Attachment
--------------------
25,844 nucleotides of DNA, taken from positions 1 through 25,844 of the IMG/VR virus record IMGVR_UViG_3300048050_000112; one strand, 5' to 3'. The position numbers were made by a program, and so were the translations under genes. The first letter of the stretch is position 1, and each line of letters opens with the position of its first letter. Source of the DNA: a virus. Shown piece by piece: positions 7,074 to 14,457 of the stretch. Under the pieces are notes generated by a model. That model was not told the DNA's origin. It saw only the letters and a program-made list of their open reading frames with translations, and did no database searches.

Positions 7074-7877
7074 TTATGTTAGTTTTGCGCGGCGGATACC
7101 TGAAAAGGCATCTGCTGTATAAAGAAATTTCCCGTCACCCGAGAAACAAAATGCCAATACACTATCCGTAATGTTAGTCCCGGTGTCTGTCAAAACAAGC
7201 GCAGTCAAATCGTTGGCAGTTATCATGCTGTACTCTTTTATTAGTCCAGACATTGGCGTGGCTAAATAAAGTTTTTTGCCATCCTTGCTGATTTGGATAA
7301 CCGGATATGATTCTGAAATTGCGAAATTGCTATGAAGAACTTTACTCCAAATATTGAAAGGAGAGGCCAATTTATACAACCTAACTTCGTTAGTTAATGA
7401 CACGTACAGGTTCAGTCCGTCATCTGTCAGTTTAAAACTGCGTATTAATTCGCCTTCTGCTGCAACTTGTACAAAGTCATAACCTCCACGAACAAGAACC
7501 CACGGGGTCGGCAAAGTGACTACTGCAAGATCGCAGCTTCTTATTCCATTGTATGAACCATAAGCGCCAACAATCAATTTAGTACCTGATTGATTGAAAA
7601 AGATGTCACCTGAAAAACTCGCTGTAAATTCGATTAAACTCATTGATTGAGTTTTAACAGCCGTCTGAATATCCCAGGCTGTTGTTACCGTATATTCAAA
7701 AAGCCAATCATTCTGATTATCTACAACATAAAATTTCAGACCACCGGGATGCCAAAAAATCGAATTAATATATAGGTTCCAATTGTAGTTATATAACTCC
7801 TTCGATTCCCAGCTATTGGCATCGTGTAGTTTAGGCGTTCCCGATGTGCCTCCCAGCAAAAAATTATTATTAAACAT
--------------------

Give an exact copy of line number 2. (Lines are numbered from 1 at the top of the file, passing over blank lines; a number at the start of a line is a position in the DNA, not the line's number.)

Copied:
Positions 7074-7877